The front of lovely Hendre Cottage with the deck and garden to the left.
The very attractive open plan living-room in Hendre Cottage.
The well-equipped kitchen in Hendre Cottage.
Why not treat yourself to some holiday goodies?
The dining-area in Hendre Cottage.
French doors in Rame open out to the raised deck.
The views from nearby Rame Head.
A Cornish welcome from the Owners, which also includes a cream tea.
The open plan living-room in Rame includes a warming wood-burner.
The view from the raised deck at Rame.
The cliffs at nearby Tregantle beach.
The lovely sitting-room in Tregantle, which has a wood-burner for those cooler evenings.
Plenty of space to relax in Tregantle.
French doors out to the patio at Tregantle.
The patio at the rear of Tregantle has views over the countryside.
Coast walks along nearby Whitsand beach and cliffs.
The spacious living-room in Whitsand.
The well-equipped kitchen-area in Whitsand.
The pretty bedroom in Whitsand.
Perhaps an occasion to celebrate in style?

Moor2Sea

2922

7 miles NE of Looe / Sleeps 10 + 4 cots

7 Nights from £861 - £1980

The location of attractions is intended only as a guide. Distances are 'as the crow flies'.

Nearest pub

Rod and Line (¾ mile)

Everything you'd expect from a proper Cornish pub, but with better-than-expected food.

Nearest beach

Beak's Horn Beach (4 ¼ miles)

Take the cliff path past Britain Cove and then a winding steep path to Eglarooze Beach. From there you will need to scramble over the rocks to reach the two coves of Beak's Horn Beach but take great care not to get cut off by the tide. The beach is rocky with some sand at low tide.

Nearest walk

Sheviock to Portwinkle Circular (with an extra bit) (4 miles)

A lovely circular walk which will take three hours to complete following road, lanes and footpaths. The route passes streams, conservation areas and a fishing lake. Take a look at the iwalkcornwall website for a detailed route.

Nearest town

Seaton (Cornwall) (4 ½ miles)

More of a hamlet than a village, Seaton has its own beach and a quaint village green. Along the coast is the much busier Looe, a lively resort that straddles a river and edges up the sides of a deep wooded valley. Seaton’s biggest attraction is undoubtedly the Monkey Sanctuary, home to a colony of Woolly monkeys and a group of Capuchin monkeys, all of which are guaranteed to melt the heart.

Rated 5 out of 5 stars
Rated 5 out of 5 stars

Mr Harris March 2015

Dog friendly beach & nature reserve.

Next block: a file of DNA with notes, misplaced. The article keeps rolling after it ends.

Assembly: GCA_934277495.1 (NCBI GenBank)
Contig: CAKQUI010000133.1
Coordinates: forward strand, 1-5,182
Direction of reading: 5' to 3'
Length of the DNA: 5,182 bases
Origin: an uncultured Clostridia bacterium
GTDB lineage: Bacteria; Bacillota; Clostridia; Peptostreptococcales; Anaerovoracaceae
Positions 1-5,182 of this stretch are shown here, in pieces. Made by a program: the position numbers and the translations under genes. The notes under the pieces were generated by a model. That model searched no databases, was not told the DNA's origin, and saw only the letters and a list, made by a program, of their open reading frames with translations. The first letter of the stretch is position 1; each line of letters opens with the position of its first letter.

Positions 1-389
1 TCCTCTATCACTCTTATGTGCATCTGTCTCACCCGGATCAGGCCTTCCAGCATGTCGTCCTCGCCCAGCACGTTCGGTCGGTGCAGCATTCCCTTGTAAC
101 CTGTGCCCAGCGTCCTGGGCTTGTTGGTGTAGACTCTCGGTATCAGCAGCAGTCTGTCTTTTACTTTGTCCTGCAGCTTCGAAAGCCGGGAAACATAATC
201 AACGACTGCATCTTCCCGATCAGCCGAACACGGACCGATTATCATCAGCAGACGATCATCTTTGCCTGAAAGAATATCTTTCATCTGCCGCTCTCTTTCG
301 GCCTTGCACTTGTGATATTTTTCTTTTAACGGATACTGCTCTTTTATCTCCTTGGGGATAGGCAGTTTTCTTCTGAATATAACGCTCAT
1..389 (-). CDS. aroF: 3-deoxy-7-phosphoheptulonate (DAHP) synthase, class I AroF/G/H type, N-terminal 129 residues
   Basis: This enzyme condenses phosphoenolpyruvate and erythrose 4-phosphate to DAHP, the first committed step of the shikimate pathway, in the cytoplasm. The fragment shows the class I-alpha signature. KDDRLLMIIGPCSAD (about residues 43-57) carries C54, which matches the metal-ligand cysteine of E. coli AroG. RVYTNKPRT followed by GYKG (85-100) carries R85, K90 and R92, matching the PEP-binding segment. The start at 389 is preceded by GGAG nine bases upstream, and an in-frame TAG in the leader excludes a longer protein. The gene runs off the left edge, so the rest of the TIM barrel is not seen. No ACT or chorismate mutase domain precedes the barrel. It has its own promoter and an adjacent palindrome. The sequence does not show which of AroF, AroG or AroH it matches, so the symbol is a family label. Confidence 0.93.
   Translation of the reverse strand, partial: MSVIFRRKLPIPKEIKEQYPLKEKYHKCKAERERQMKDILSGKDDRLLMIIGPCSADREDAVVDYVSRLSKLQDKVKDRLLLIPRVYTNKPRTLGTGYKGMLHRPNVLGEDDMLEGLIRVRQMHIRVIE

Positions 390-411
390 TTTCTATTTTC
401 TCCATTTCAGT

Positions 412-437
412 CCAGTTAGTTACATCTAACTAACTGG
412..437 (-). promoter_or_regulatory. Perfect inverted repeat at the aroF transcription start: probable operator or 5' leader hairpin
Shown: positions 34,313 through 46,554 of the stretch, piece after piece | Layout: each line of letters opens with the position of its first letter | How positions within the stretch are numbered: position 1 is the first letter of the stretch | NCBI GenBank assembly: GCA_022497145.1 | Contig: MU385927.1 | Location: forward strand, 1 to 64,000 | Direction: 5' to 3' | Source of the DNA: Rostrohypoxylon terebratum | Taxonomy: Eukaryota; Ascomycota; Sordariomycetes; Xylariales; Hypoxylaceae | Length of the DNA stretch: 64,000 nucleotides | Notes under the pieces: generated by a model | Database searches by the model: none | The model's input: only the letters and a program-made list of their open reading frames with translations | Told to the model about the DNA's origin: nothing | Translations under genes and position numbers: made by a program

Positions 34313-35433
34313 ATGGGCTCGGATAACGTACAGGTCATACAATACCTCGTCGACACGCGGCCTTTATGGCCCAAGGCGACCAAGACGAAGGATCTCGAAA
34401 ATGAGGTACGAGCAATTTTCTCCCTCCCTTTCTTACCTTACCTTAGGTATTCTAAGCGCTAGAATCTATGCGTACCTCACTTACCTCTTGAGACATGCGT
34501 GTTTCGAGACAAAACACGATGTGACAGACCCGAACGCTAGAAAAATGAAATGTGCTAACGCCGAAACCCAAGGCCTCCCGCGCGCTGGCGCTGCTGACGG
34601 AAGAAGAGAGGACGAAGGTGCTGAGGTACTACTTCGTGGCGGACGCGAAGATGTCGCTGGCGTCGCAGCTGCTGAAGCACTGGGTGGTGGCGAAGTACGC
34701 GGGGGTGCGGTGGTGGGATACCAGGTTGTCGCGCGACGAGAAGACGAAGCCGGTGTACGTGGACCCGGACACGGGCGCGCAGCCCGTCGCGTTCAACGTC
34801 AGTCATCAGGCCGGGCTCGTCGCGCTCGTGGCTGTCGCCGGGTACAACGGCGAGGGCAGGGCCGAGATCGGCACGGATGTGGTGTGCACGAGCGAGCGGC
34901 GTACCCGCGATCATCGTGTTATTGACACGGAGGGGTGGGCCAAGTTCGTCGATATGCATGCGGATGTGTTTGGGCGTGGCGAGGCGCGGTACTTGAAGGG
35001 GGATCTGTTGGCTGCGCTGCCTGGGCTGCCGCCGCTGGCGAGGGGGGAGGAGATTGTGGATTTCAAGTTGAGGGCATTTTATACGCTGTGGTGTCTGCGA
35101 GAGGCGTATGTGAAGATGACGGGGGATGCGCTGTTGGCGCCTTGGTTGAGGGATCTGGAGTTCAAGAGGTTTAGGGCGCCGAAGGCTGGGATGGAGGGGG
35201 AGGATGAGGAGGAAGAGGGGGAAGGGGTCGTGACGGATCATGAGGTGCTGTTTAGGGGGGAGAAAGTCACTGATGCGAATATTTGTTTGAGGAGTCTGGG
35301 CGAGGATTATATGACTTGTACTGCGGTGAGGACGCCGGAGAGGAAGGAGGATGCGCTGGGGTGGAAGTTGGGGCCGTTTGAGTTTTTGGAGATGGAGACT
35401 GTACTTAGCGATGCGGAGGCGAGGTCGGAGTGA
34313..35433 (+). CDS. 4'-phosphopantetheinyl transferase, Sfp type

Seaton has a really lovely beach where dogs are able to walk easily, right around to neighbouring Downderry. There's a really nice beach café and pub right on the front and a very useful 'village green' area right on onto the beach too for picnics/kids play area, with a car park attached (there are around 12 free parking spaces around the green itself, a real rarity these days too). But the hidden treasure is the nature reserve directly at the back of the car park - you and the dogs can walk two miles to neighbouring Hessenford, through a beautiful wooded pathway, with lovely small lakes and smaller 'otter trails' along the way. A really wonderful surprise which you simply must explore!

Also nearby

Port Eliot Festival (2 ¼ miles)

Once called The Elephant Fair, the dreamy Port Eliot manor opens its doors to the best family festival this side of Wonkaville. Gavin Turk’s House of Fairy Tales is a lawless treat and Caught By The River is also worth a nose.

Rated 5 out of 5 stars
Rated 5 out of 5 stars

Lucy May 2011

The Best of Lit and Music

Part lit fest, part music fest. Port Eliot takes all the best bits of a literary festival - Q&A's with your favourite authors, showcasing work from new writers and poets – and mixes them with the vibe of a music festival. One of the highlights at last year's festival (2010) was Jarvis Cocker taking over the decks for a late night DJ session in the dance tent. There is already excitement building around this year's festival with the announcement that legendary filmmaker Martin Scorsese will be curating the Paradiso Outdoor Cinema.

Finnygook Beach (4 ¾ miles)

Beautiful sand and pebble beach, popular with surfers and bodyboarders. Short walk from car park (get there early in summer!) and cafe nearby. Finnygook is the eastern end of Portwrinkle, which itself consists of two beaches and marks the western extremity of Whitsand Bay.

Rated 5 out of 5 stars
Rated 5 out of 5 stars

June 2012

Rain Rain Rain...

...But the cafe was good - fast & friendly service while the rain lashed the outside! Nice walks though.


Rated 5 out of 5 stars

Mr Green January 2012

really great pub! Dog friendly

We took our two dogs there on new years eve for lunch. very friendly, great food and beer.

we also had their take away fish and chips one night which was some of the best fish and chips we have ever had!! well worth a visit!!